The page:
Crane operator license

I am thinking about buying an all terrain crane and I am confused
about whether its operator need to be licensed or certified, or both.
OSHA seems to have strict requirements for cranes used in
construction, but I do not do construction. What I do (machine moving
and removal) is called "general industry".
Does anyone here own a crane or have a good idea on this?
i
Reply to
Ignoramus11174
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Reply to
Steve W.
I'd imagine that it falls under both state and muni regs, Ig. Check with your local erection companies to see who sets their regs, then contact them directly.
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might help, too.
Reply to
Larry Jaques
In Illinois there is, the operating engineer's local 150 Heavy Equipment Operator Training School 19800 W South Arsenal Rd, Wilmington, IL 60481
Reply to
mogulah
OK. I bought a Grove RT-60S crane.
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i
Reply to
Ignoramus19964
In Illinois, erections are not allowed on Sunday mornings.
i
Reply to
Ignoramus19964
There's a similar place in NJ - I pass it on the NJ Turnpike on the way to a customer. I've always thought they should open that place to the public on weekends. Charge by the hour to play with the big toys.
Reply to
rangerssuck
I hope you don't get caught then. I personally have never tried to avoid erections on any particular day of the week. There were some times though when going through puberty that an erection could be embarassing and Sunday mornings at church would have been especially embarrasing. Eric
Reply to
etpm
We are talking about the Crane not the folk on the street! Martin
Reply to
Martin Eastburn
No, it is all terrain, not a street vehicle.
Reply to
Ignoramus19964
You got screwed. That thing really needs paint. ;)
So, what did you learn about the licensing and such for personal use?
Reply to
Larry Jaques
In or out of church?
Reply to
Larry Jaques
A retired friend pays the commercial registration fee for his heavy-duty pickup truck, though I doubt Iggy could claim the crane as his personal car.
I've thought about buying a used bucket van for personal use.
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"Asking Price: $ 4850.00"
-jsw
Reply to
Jim Wilkins

I've had the same thoughts myself. Why a van? Hell to navigate.
They turn up all the time on eBay. Some (a small fleet) '05 1T GMC/Altec bucket trucks went for $5-7k a few years ago, when I was looking. They were probably gas, though. I have no idea how clapped out a truck can get in service for a decade, either.
They'd be handy as a shop crane, too. Pop the man bucket off and...
Reply to
Larry Jaques
I know they aren't practical, but I do have a use right now. A neighbor and I hired a tree service with a crane to take down mature, branch-shedding oaks leaning ominously toward our houses. They left the trunks of mine in a jumble so I could salvage the crooked firewood and straight sawmill lumber; these trees originally grew straight without large lower branches in a forest. Now I have a heap of wet logs 16" to 20" in diameter and up to 25' long to rearrange into a neat covered stack, cribbed up off the ground and all on my property, by myself.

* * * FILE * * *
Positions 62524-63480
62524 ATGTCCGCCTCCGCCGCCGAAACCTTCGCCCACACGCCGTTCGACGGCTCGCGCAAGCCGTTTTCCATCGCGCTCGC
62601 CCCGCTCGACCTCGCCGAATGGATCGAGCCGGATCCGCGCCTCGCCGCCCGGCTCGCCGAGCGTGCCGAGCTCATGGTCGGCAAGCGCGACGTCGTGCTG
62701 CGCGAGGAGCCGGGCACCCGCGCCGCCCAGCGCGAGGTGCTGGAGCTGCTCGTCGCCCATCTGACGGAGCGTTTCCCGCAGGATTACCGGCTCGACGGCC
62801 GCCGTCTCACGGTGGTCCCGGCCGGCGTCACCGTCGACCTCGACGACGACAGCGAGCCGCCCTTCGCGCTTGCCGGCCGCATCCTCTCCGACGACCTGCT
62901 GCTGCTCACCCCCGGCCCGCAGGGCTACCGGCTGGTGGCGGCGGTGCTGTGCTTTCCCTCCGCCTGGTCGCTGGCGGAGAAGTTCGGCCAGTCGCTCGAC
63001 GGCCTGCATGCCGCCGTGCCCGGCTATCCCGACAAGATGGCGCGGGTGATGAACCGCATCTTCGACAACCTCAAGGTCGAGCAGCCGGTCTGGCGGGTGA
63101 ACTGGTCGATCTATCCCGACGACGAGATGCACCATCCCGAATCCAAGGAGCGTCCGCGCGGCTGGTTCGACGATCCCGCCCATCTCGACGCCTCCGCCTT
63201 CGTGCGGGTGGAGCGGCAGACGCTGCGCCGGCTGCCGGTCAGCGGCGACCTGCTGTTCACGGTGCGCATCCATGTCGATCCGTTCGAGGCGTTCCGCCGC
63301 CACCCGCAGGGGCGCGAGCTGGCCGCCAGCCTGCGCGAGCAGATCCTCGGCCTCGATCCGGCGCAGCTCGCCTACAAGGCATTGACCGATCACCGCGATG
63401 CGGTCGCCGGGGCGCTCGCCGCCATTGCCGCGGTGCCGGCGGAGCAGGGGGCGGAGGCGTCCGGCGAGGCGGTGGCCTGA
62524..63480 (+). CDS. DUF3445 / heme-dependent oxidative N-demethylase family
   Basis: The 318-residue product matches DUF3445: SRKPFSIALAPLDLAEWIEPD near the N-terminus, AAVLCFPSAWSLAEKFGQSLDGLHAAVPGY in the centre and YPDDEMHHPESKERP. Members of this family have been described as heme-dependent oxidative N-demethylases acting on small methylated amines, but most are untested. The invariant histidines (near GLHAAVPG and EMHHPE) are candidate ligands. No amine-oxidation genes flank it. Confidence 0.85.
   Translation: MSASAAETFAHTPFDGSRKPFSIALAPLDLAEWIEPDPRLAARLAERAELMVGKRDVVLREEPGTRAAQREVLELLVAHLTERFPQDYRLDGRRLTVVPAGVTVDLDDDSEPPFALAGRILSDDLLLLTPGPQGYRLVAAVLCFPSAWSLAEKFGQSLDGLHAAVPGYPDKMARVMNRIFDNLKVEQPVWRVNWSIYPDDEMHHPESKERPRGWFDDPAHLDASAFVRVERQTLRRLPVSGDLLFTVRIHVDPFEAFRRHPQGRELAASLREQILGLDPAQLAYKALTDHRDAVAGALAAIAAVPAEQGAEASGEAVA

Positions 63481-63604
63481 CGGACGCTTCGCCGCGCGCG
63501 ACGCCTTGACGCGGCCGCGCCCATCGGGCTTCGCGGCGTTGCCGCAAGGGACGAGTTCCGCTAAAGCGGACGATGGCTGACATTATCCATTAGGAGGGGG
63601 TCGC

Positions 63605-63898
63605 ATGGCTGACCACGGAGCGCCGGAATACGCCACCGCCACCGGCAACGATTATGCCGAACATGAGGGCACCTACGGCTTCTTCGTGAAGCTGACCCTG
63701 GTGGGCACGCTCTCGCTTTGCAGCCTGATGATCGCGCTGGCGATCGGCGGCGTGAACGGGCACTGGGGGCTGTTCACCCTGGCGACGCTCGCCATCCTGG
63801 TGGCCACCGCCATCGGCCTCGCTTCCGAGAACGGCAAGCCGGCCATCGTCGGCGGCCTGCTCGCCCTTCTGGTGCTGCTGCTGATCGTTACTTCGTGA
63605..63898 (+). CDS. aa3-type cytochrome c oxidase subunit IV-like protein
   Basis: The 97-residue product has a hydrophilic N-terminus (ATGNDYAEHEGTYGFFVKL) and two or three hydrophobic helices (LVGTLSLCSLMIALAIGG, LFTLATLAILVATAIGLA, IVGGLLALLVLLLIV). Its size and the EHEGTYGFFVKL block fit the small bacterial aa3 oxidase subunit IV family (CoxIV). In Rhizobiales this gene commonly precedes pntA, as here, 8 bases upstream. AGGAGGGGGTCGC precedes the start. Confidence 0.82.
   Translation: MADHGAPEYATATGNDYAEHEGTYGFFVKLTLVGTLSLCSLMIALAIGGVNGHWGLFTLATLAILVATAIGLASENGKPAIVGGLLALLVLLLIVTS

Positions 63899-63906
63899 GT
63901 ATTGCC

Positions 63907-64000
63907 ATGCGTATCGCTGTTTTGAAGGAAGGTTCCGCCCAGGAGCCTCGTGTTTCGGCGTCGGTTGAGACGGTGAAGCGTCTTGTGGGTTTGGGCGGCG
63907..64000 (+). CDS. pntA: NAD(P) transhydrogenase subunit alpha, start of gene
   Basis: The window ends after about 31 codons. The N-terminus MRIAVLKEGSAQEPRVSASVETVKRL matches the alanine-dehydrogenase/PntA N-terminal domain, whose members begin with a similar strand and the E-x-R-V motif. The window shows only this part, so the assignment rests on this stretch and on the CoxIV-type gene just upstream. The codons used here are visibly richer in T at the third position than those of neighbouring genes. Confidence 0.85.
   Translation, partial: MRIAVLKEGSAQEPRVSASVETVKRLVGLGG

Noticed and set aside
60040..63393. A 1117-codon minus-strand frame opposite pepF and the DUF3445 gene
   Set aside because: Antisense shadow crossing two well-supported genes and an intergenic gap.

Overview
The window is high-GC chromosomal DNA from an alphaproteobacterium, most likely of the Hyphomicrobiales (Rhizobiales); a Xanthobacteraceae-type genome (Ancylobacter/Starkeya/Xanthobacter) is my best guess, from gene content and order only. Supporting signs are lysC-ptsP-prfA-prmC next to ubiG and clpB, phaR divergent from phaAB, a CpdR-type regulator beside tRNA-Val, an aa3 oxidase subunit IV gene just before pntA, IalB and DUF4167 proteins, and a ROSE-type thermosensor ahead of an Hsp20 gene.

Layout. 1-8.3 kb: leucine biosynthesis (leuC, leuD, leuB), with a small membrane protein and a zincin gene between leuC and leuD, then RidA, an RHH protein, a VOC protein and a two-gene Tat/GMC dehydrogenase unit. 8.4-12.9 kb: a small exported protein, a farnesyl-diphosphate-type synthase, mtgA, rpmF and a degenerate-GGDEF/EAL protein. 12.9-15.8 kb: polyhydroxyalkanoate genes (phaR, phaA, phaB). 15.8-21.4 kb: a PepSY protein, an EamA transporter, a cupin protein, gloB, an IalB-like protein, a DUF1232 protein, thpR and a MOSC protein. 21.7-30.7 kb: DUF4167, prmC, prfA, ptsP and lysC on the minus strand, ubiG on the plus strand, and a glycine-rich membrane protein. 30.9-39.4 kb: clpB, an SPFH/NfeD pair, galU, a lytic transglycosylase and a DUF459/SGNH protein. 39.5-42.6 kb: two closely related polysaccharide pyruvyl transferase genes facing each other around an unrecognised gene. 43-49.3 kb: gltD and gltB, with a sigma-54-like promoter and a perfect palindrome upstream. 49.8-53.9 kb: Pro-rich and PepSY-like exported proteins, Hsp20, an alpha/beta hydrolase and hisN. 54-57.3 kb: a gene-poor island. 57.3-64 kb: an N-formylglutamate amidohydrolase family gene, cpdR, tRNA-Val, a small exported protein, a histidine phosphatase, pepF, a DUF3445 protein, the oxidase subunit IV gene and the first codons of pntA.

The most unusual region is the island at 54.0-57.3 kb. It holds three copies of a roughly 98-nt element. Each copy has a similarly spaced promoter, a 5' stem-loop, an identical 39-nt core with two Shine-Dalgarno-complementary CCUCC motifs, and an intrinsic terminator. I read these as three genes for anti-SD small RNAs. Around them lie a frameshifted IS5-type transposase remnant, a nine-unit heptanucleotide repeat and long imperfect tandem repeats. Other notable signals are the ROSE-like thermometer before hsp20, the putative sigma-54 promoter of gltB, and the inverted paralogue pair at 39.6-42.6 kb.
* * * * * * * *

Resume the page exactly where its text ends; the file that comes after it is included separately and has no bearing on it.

I designed my lifting gear to move 8', 1000 Lb sections and this severely strains some parts of it, though the A frame posts should support 4700 lbs apiece, assuming they are 25000 lb yield scrap steel, or 5400 if A36. My 5000 Lb crane scale appears to be cracking as it won't return to zero, so I bought another one. Fortunately Chinese ones are fairly cheap if you don't need certifiable accuracy, just comparison to a proof test load.
I've spent more time repairing and modifying the equipment and designing the post-and-beam sheds I'll make from the logs, to cut them to manageable lengths without waste, than moving the wood. This is what those trolley wheels are for.
-jsw
Reply to
Jim Wilkins
There's no chick you couldn't pick up with a vehicle like that!
Reply to
Spehro Pefhany
Would you pick up chicks who required a crane?
I might consider one who knew how to operate it. She'd be unlikely to spend my money on Manolo Blahniks, though maybe on Red Wings.
-jsw
Reply to
Jim Wilkins
This is an all terrain crane, it is not street legal and needs to be transported on a low boy semi trailer.
nice if you can make money with it
Reply to
Ignoramus23199
No idea on the licensing requirements, but from all the crane accident videos you've posted links to, I know you're aware of the hazards associated with rigging.
A long time ago, I was involved with training a bunch of workers in rigging safety after a series of incidents, including a 11000# load dropped about 3' from me. And that was just a bridge crane. We got some professionals to help, and some training brochures, etc. Focused on staying out from under loads, knowing the load, knowing working capacity of tools, do's and don'ts (spreading the hook, etc) the simple trig involved, etc. We awarded "driver licenses" to those that passed the tests, and promised to release any that didn't pass. Everybody passed the second test.
With cranes, there's a lot more to add, boom angle, length, rotation, outrigger extension and load bearing properties of different surfaces. I know riggers replace their wire ropes at regular intervals, even with the daily inspections.
Training up, getting certified, and setting up and following a maintenance schedule is probably time well spent whether or not it's required by law.
Good luck and enjoy the crane.
Pete Keillor
Reply to
Pete Keillor
So what's the capacity, Iggy? The one plate stamp if I can read it correctly seems to say 20 T working whereas the casting looks like it's rated 12 T...
Reply to
dpb

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